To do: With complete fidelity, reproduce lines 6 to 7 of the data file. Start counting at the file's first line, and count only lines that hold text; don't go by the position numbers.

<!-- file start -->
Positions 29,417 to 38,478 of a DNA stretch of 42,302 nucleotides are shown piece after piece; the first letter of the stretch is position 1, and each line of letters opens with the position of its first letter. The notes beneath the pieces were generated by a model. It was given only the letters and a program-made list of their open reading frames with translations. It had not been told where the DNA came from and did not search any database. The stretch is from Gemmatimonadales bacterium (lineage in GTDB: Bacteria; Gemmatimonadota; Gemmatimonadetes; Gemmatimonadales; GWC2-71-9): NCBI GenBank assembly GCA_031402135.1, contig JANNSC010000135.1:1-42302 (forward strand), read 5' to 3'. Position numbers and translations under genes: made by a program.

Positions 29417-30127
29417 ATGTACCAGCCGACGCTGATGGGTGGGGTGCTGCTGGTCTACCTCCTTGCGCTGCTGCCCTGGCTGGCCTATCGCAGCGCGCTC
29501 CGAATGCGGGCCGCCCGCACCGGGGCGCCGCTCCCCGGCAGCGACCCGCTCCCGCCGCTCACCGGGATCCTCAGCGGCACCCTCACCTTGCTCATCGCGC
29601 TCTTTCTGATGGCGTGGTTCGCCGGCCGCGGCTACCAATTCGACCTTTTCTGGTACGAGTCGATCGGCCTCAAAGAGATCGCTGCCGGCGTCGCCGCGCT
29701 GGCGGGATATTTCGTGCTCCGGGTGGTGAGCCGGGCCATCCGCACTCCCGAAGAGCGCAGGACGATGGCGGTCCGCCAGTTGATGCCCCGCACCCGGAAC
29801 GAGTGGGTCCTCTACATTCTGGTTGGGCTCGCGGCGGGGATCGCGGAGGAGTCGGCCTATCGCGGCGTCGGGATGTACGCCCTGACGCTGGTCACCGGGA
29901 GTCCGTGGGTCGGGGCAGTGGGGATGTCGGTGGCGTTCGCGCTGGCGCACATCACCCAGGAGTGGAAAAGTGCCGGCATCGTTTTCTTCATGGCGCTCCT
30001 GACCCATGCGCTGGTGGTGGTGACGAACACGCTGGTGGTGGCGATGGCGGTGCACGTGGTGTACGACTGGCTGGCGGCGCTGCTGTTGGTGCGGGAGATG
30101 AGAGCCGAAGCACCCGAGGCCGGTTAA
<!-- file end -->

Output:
29701 GGCGGGATATTTCGTGCTCCGGGTGGTGAGCCGGGCCATCCGCACTCCCGAAGAGCGCAGGACGATGGCGGTCCGCCAGTTGATGCCCCGCACCCGGAAC
29801 GAGTGGGTCCTCTACATTCTGGTTGGGCTCGCGGCGGGGATCGCGGAGGAGTCGGCCTATCGCGGCGTCGGGATGTACGCCCTGACGCTGGTCACCGGGA